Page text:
Wang, M.-H., Montero-Julian, F., Breathnach, R., Godowski, P.J., Takehara, T., Yoshikawa, W., Hagiya, M., and Leonard, E.J. Macrophage stimulating protein (MSP) binds to its receptor via the MSP ß chain. J. Biol. Chem. 1997, 272: 6999-17004.
Xiao, Z.-Q. Chen, Y.-Q., T. Suda, and Wang, M.-H. Replacement of two conserved tyrosine residues in the C-terminal Tail of the RON Receptor tyrosine kinase affects the morphology and motility of epithelial cells stimulated with macrophage stimulating protein. Biochem. Biophy. Res. Commu. 2000, 267:669-675.
Wang, M.-H., Fang, H.-L. and Chen Y.-Q. Identification of a novel splicing variant of the RON receptor tyrosine kinase in human colorectal carcinoma cell lines. Carcinogenesis 2000, 21: 1507-1512.
Chen, Y.-Q., Y.-Q., Zhou, Y.-Q., Angeloni-Andreazzoli, D., Kurtz, A.L., Qiang, X.-Z., and Wang, M.-H., Oveerexpression and activation of the receptor tyrosine kinase in a panel of human colorectal carcinoma cells lines. Exp. Cell Res. 2000, 261:229-238.
Chen, Y.-Q., Zhou, Y.-Q., Fisher, J.H., and Wang, M.-H. Targeted Expression of the receptor tyrosine kinase RON in distal lung epithelial cells results in multiple tumor formation: Oncogenic potential of RON in vivo. Oncogene 2002, 21:6382-6386.
Chen, Y.-Q., Zhou, Y.-Q., Fu, L.-H., Wang, D., and Wang, M.-H. Multiple Pulmonary adenomas in the lung of transgenic mice overexpressing the RON receptor tyrosine kinase. Carcinogenesis. 2002, 11:1811-1819.
Zhou, Y.-Q, Wang, D., Jiang, Y.-H., and Chen, Y.-Q., and Wang, M.H. Altered expression of the RON receptor tyrosine kinase in primary colorectal carcinomas: generation of different splicing variants and their biological significance. Oncogene 2003, 22:186-197.
Wang, M.-H., Wang, D., Shen, J.-F., and Chen, Y.-Q. Oncogennic and metastatic potentials of the RON receptor tyrosine kinase. Carcinogenesis. 2003, 23: 1291-1300.
Wang, D., Chen, U.-Q., and Wang, M.H. Collaborative activities of macrophage stimulating protein and transforming growth factor-ß1 in induction of epithelial to mesenchymal transition: role of the RON receptor tyrosine kinase. Oncogene, 2004, 23: 1668-1680.
Xu, X.-M, Wang, D., Shen, Q., Chen, Y.-Q., Wang, M.-H. RNA-mediated gene silencing of the RON receptor tyrosine kinase alters oncogenic phenotypes of human colorectal carcinoma cells. Oncogene. 2004, 23:8464-74.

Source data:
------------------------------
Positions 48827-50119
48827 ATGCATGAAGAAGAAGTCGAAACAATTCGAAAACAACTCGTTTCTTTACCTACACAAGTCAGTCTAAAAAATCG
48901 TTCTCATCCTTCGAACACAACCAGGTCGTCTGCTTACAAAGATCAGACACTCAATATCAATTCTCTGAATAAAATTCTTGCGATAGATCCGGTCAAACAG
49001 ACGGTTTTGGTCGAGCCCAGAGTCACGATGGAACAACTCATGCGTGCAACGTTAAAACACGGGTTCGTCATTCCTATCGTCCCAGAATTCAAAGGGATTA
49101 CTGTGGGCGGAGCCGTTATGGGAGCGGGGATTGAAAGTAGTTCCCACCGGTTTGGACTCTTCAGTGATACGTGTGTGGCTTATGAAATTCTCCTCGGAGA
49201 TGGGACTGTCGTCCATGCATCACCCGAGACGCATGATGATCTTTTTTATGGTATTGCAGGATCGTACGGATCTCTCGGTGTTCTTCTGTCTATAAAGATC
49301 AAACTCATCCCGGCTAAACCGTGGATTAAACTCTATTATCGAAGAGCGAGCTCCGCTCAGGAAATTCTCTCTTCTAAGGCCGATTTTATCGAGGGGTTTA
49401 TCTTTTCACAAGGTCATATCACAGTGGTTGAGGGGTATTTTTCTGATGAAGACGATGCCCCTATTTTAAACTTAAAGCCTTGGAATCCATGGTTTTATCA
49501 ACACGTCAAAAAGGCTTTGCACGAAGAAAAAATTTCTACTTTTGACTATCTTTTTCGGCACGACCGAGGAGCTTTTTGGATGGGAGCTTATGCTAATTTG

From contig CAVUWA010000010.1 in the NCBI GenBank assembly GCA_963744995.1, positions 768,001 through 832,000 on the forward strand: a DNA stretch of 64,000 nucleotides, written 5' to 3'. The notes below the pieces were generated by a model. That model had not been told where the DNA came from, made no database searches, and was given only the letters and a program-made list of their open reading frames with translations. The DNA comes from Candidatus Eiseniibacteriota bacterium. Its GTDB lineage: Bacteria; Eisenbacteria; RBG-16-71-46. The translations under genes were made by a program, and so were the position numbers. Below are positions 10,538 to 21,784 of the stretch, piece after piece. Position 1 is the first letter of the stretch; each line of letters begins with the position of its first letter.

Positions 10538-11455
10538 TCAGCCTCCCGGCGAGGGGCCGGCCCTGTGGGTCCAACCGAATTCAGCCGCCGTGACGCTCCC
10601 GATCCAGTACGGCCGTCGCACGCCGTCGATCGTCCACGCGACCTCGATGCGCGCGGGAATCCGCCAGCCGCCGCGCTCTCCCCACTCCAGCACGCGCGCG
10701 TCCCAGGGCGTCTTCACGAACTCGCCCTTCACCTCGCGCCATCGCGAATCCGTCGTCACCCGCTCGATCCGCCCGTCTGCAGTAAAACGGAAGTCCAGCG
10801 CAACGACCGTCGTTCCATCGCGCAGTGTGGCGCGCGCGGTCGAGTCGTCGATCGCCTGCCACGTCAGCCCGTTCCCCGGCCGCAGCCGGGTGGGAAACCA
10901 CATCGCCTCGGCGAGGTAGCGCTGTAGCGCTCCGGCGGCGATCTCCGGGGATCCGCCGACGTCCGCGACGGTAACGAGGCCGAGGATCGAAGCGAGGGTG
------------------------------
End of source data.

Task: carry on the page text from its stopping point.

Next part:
Da Wang, Qi Shen, Xiang-Ming Xu, Yi-Qing Chen, and Ming-Hai Wang. Activation of the RON receptor tyrosine kinase attenuates transforming growth factor-beta1-induced apoptotic death and promotes phenotypic changes in mouse intestinal epithelial cells.
Carcinogenesis. 2005; 26:27-36.
Xu, X.-M. and M.-H., Wang. Mechanisms of cytoplasmic ß-catenin accumulation and its involvement in tumorigenic activities mediated by oncogenic splicing variant of the receptor originated from nantes tyrosine kinase. J. Biol. Chem. 2005, 280: 25087-25-94
Wang, MH, Yao, HP, and Zhou, YQ. Oncogenesis of the RON receptor tyrosine kinas: a molecular target for malignant epithelial cancers. Acta Pharmacol. Sinica, 2006, 27:641-650
Yao, HP, Luo, YL, Feng, L, Cheng, LF, Lu, Y, Wei, L, and Wang, MH. Agonistic monoclonal antibodies potentiate tumorigenic and invasive activities of splicing variant of the RON receptor tyrosine kinase. Cancer Biology & Therapy. 2006, 5: 1179 – 1186
Wang M-H, Lao WF, Wang D, Luo Y-L, and Yao H-P. Blocking tumorigenic activities of colorectal cancer cells by a splicing variant of the RON receptor tyrosine kinase defective in the tyrosine kinase domain. Cancer Biology & Therapy, 2007, 6: 7
Lu, Y., Yao, H.P., and Wang, M.H. Multiple variants of the RON receptor tyrosine kinase: biochemical properties, tumorigenic activities, and potential drug targets. Cancer Lett. 2007, 257:157-64
Wang, M.H., Wei, L., Luo, Y.L., and Yao, H.P. Altered expression of the receptor tyrosine kinase in various epithelial cancers and its contribution to tumorigenic phenotypes in thyroid cancer cells. J. Pathol. 2007, (in press).